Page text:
RACHEL MARTIN, HOST:
This is WEEKEND EDITION from NPR News. I'm Rachel Martin. U.S. Secretary of State John Kerry is in Israel for a few hours today meeting with Prime Minister Benjamin Netanyahu. Later today, Kerry will travel to Paris to try to drum up international consensus on the Syria plan with the French, British and the Saudis.
The question at hand: How to implement a far-reaching plan to rid Syria of its chemical weapons? The proposal, which the U.S. and Russia brokered yesterday, is being called one of the most challenging in the history of arms control, and it brings together two unlikely leaders: President Barack Obama and President Vladimir Putin of Russia. We're joined now by Dmitri Trenin. He is the director of the Carnegie Center in Moscow. Thanks so much for being with us, Mr. Trenin.
DMITRI TRENIN: Thank you. It's my pleasure.
MARTIN: First off, the state news agency in Syria called the U.S.-Russia plan a starting point, but the government of Bashar al-Assad has yet to respond. Do you think this is a concern for the Kremlin? Is the Putin government confident that it has Bashar al-Assad's agreements as well as his ear?
TRENIN: Well, certainly Moscow doesn't have Damascus in its pocket. And although they believe that, this is certainly the best deal that Bashar al-Assad can have, they cannot be 100 percent sure that Bashar al-Assad will play along.
MARTIN: You say that Bashar al-Assad is not in Vladimir Putin's pocket, but can you describe the nature of that relationship, because this whole plan emerged because Russia has this very unique relationship with Syria. What kind of influence does Putin wield?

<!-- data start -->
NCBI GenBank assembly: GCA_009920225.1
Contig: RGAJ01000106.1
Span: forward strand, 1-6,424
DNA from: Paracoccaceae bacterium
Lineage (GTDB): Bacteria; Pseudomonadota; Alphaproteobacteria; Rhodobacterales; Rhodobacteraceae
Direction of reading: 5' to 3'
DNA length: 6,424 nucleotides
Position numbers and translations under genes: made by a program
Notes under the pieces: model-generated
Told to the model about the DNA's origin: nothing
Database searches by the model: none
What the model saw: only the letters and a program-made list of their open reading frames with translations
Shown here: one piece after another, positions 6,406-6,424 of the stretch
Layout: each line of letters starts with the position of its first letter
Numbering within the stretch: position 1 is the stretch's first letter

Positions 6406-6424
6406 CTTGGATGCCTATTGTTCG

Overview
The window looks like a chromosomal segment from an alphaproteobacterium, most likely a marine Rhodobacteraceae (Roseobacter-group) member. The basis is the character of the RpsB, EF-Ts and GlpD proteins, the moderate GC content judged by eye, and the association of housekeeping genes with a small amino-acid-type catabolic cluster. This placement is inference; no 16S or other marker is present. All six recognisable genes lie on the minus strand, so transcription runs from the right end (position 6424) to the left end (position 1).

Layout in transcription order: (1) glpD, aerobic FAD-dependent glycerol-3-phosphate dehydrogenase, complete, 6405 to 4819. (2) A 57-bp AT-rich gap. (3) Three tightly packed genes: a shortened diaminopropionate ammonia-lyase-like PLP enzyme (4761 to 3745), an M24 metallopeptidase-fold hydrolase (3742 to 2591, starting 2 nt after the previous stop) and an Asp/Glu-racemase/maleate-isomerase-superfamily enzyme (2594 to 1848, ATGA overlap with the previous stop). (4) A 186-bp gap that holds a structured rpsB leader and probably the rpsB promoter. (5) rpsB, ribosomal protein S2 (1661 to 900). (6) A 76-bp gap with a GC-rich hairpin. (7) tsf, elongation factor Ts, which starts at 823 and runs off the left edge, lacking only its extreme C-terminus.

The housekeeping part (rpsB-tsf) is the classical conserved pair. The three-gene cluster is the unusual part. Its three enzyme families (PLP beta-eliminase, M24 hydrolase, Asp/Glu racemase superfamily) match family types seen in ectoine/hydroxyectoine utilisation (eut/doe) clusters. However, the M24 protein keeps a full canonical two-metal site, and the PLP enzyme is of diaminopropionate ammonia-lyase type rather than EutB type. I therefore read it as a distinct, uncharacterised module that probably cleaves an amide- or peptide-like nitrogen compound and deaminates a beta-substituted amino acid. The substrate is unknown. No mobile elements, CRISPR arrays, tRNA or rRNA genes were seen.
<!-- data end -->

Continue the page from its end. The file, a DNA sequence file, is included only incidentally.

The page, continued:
TRENIN: Well, Russia has a lot of knowledge about Syria. It has a lot of experience in Syria. I don't think that they have much influence in the traditional sense of the word. They're not pulling any strings in Damascus. Yes, they are the Syrian regime's principal or maybe exclusive supplier of arms and its most important protector on the international stage, and that counts, but they're not operating as the controlling authority in Damascus.
MARTIN: So, you're saying the Russians might have access but they don't necessarily have leverage to exert.
TRENIN: Well, they have some leverage. I think they can tell Bashar al-Assad that this is the best deal that serves the cause of regional and global peace. That if Bashar al-Assad is not cooperating then things may turn out pretty bad for him. They have - the leverage that they have is that, in principle, they can tell Bashar al-Assad if you are not listening to what we are suggesting then we can rethink the kind of support that we're giving you.
MARTIN: This Russian peace initiative, as it's being called by some, seems to have for now placed Putin in the global spotlight. How is he responding? Is he relishing this role?
TRENIN: I think Mr. Putin feels that he's taken Russia to a new level, where in his view Russia belongs, the level of one of the key decision-makers in world affairs. And I think he - well, he may celebrate a very important achievement as far as Russia's foreign policy is concerned, as far as his own diplomacy is concerned.
MARTIN: Could this backfire on it if it doesn't work, if Assad does not accept the plan or if it just can't be implemented correctly? Does Vladimir Putin lose credibility?
TRENIN: Well, Vladimir Putin and the people in Russia, as I think the people around the world, realize full well the challenges that exist. So, the plan may go awry. People may not play along. Whether Putin's credibility will suffer, I don't think it will. I think he will be seen, at least in Russia, as someone who has tried very hard. I think the onus will be placed on those who, whether if they are in Damascus or in the West or in the Arab world, who have succeeded in undermining that agreement. But as with other world leaders, Mr. Putin's principle audience is his own people. Foreign policy is important but domestic things are much more important than foreign policy.
MARTIN: Dmitri Trenin, he is the director of the Carnegie Center in Moscow. Thank you so much for talking with us, Mr. Trenin.
TRENIN: Well, you're most welcome, Rachel. Transcript provided by NPR, Copyright NPR.